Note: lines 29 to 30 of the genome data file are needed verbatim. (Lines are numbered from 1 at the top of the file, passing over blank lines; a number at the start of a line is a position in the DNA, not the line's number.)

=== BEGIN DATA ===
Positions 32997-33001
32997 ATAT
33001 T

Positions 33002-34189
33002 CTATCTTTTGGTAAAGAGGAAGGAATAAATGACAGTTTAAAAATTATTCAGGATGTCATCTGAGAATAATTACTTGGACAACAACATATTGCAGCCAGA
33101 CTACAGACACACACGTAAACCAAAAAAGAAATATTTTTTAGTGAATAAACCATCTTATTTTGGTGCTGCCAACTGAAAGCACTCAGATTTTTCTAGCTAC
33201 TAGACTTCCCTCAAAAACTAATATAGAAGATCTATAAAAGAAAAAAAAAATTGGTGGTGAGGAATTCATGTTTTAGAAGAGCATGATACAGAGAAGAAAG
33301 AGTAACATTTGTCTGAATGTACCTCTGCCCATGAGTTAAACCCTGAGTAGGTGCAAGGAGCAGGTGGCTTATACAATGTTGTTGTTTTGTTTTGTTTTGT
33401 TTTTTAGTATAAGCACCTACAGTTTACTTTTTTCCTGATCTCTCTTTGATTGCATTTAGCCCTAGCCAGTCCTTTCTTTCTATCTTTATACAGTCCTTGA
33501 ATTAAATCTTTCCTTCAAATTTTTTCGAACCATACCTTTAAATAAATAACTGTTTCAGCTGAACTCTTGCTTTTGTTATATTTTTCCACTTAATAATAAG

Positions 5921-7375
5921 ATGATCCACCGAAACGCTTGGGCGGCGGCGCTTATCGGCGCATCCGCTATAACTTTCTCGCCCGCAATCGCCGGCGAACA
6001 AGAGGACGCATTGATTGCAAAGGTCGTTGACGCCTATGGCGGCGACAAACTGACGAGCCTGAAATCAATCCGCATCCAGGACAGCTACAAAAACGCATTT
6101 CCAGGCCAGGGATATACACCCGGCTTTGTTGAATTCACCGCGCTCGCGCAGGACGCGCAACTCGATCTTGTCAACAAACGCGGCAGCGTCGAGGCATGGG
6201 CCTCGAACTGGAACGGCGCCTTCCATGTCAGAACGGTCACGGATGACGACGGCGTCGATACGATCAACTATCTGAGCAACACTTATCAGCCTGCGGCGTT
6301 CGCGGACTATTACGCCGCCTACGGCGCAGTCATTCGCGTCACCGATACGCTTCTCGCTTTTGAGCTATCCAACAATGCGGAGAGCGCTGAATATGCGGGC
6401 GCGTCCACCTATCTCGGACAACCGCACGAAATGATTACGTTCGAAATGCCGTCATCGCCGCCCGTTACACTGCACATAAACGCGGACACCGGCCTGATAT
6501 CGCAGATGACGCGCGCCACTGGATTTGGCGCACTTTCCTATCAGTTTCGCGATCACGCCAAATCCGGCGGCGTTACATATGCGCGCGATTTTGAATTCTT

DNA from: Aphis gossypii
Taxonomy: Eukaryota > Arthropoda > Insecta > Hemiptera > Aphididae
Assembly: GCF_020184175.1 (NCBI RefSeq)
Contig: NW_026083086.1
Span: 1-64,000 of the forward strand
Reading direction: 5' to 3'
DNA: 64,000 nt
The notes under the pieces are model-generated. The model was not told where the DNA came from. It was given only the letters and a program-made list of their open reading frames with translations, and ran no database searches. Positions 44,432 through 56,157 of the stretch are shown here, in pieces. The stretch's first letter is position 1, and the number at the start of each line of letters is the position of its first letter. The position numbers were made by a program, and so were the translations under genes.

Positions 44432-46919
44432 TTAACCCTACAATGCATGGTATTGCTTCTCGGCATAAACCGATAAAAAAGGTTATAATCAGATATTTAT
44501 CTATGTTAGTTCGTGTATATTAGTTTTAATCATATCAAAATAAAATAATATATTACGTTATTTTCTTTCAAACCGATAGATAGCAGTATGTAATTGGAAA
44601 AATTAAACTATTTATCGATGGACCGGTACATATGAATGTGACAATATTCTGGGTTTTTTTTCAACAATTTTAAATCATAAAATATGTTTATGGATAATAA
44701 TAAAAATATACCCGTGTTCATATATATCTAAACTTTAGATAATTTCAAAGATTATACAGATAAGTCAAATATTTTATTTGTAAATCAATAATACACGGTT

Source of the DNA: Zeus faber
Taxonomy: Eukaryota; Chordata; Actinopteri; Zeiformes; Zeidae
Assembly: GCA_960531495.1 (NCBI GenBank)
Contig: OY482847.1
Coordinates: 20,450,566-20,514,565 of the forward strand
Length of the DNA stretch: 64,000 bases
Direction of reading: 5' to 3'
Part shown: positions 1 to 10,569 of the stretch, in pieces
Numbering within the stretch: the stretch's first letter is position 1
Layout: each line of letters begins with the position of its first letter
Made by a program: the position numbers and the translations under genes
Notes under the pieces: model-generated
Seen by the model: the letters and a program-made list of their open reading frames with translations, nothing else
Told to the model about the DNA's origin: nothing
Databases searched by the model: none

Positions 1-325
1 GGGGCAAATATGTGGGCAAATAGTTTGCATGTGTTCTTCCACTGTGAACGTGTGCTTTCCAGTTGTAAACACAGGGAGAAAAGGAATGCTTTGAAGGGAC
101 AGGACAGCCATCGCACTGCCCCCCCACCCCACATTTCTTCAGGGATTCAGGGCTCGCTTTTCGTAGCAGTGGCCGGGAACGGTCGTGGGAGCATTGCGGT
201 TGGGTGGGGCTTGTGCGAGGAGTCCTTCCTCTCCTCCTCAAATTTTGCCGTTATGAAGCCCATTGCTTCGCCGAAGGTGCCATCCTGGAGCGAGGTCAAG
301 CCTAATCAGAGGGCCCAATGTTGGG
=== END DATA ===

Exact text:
44501 CTATGTTAGTTCGTGTATATTAGTTTTAATCATATCAAAATAAAATAATATATTACGTTATTTTCTTTCAAACCGATAGATAGCAGTATGTAATTGGAAA
44601 AATTAAACTATTTATCGATGGACCGGTACATATGAATGTGACAATATTCTGGGTTTTTTTTCAACAATTTTAAATCATAAAATATGTTTATGGATAATAA